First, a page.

Moneyweb
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4 minute read
3 Jul 2018
7:58 am

Acting Sars Commissioner has ‘sleepless nights’ about tax target

Moneyweb

An ambitious tax revenue target … and taxpayers who choose to pay penalties rather than file returns.

The acting commissioner of the South African Revenue Service (Sars) is having sleepless nights about the ambitious tax revenue target he has to meet in the current financial year.

The target of R1 345 billion is more than 10% higher than the preliminary amount Sars collected in 2017/18 and will have to be raised during a period of low economic growth and as the Nugent Commission of Inquiry continues its probe into tax administration and governance problems at Sars.

“The [tax revenue target of] 13-45 [billion rand] is giving me sleepless nights,” said Mark Kingon at the launch of Tax Season 2018. Filing season, which is 18 business days shorter than usual, officially started on July 1. Most individual taxpayers will have to file their returns by October 31.

Read: 8 things you need to know about tax season

Kingon said that while there were various efforts under way to ensure Sars reached the target, it was not something he could guarantee.

Finance minister Nhlanhla Nene said he is confident that Sars will be able to reach the target. National Treasury understands the problems facing the economy, but improved efficiency, compliance and integrity of the system could go a long way in overcoming the tax gap.

Sars is working to restore public trust and credibility after a turbulent period during which the Tax Ombud found that it unduly delayed refunds in certain cases. The revenue authority has also been accused of aiding the state capture project and commissioner Tom Moyane has been suspended amid allegations that public trust suffered under his leadership.

Kingon said confidence in the tax system had an impact on revenue collection.

In April, Sars engaged with 14 000 Vat vendors who chose not to pay taxes worth over R1 billion.

“Now that type of behaviour has a significant impact into us being able to achieve the 13-45 [billion rand tax revenue target].”

Kingon said chief officers had been working together to identify similar cases and to call vendors and employers immediately should they fail to make payments.

Although it’s still early days – the first quarter of the financial year has just ended – Sars is already trying to identify revenue gaps.

“Company income tax I have got concerns [about] specifically,” Kingon said.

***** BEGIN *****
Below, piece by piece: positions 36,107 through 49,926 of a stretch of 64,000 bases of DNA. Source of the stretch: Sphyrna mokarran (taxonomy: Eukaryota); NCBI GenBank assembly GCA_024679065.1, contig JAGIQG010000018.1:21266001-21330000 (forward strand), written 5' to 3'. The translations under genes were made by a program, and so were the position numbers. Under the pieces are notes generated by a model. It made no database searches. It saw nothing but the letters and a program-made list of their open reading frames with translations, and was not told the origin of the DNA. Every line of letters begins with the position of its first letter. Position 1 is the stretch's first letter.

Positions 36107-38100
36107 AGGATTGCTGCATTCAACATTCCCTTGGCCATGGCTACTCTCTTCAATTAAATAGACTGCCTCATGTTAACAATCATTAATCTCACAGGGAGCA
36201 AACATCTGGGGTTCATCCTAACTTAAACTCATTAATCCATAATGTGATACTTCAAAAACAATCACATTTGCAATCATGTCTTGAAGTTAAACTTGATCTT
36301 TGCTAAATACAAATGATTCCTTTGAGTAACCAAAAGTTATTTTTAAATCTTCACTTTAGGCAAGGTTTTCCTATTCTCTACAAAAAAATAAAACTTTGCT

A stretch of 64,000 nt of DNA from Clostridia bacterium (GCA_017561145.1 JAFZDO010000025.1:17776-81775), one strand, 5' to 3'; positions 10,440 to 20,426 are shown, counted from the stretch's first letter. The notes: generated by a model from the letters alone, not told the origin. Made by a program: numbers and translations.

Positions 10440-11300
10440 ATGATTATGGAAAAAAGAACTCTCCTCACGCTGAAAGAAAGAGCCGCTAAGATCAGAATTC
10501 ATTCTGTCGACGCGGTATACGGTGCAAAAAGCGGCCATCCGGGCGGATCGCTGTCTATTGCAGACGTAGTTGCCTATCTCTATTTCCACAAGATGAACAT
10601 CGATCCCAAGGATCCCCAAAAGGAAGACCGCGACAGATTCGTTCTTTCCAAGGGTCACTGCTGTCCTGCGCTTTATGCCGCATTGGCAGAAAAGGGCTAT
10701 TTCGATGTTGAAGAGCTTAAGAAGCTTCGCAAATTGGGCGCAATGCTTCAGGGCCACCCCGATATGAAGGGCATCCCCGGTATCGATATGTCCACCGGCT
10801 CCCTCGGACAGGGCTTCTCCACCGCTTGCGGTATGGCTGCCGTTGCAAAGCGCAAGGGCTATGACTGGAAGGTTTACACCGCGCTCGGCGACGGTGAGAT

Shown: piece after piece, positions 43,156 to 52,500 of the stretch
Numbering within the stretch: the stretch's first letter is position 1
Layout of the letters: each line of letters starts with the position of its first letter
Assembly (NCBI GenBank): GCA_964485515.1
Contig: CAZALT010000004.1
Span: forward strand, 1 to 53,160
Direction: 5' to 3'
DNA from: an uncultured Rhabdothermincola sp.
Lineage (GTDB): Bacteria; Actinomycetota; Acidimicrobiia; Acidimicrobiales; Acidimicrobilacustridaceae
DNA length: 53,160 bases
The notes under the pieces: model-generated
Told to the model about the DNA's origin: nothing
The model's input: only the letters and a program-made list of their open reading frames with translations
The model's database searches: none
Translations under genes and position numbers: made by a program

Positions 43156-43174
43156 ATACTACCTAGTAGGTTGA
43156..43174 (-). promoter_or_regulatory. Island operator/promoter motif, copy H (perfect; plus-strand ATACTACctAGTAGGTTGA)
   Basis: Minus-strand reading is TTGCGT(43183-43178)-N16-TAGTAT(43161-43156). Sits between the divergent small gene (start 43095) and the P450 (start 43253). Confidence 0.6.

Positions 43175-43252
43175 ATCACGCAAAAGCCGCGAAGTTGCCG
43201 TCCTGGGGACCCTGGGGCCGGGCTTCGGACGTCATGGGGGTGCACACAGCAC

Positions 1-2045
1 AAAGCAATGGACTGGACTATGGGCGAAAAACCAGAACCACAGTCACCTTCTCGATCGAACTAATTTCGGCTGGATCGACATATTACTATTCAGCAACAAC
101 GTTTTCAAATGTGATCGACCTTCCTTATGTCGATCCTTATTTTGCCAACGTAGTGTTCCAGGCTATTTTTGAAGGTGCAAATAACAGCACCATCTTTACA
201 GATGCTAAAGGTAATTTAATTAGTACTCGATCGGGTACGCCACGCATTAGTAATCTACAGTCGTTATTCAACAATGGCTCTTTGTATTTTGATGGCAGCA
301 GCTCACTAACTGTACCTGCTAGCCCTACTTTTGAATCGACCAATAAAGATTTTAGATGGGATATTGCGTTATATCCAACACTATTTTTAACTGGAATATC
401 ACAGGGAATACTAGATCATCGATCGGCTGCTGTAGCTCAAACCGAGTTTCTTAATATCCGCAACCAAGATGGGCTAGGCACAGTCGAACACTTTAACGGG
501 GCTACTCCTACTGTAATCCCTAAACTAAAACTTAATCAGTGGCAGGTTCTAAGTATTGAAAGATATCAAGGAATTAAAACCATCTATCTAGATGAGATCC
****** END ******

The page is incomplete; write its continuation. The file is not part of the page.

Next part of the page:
Sars is also looking at the impact of the one percentage point adjustment in Vat, and how other policy changes might affect the revenue target.

The acting commissioner warned that Sars would continue to issue penalties for late submission of returns and that perpetrators would ultimately be prosecuted. There are still cases where taxpayers who haven’t submitted returns for up to 37 months choose to pay a penalty rather than file a late return.

“One just wonders what people are hiding in those tax returns … We have to start prosecuting people who just wilfully continue to disobey the laws of the land. No matter what excuses can be advanced, to not file a return for 37 months is a shame.”

Kingon added that a significant portion of Sars’s debt figures relate to administrative penalties and non-submission of returns. A meaningful number of people simply choose to ignore their obligations.

Many people are operating below the radar. Against this background, Sars has launched a specific initiative aimed at “prominent business individuals” who may have up to 200 different entities in their stable – trusts, companies and individuals – and where it has identified “non-compliance on a grand scale”.

Kingon said the chief officer of enforcement, Mogola Makola, is currently reconstituting teams to deal with the broader illicit economy, which includes the tobacco trade.

“You need a specific mindset to be able to dig out the criminal activity that is being conducted with the sole focus of defrauding the fiscus,” he said. “We cannot allow it to continue.”

Kingon also launched the long-awaited Service Charter, which sets out the minimum levels of service and turnaround times taxpayers can expect.

The previous charter, which was issued around 2007, has effectively been non-operational since Sars moved from manual to electronic business processes.

In terms of the charter, the Sars Contact Centre will endeavour to answer calls within four minutes during peak seasons (such as tax season) and one minute during off-peak seasons. Further, Sars aims to pay refunds above R100 for the current filing period within seven business days of finalising the final assessment (provided no other debt is outstanding, all obligations have been met, administrative control processes are adhered to, and no inspection, verification or audit is required or has been initiated).

Kingon said Sars is committed to the timelines, but in certain cases it might not be able to adhere to them due to capacity constraints. Early on Monday, roughly 800 people were standing in line at its Vereeniging branch.

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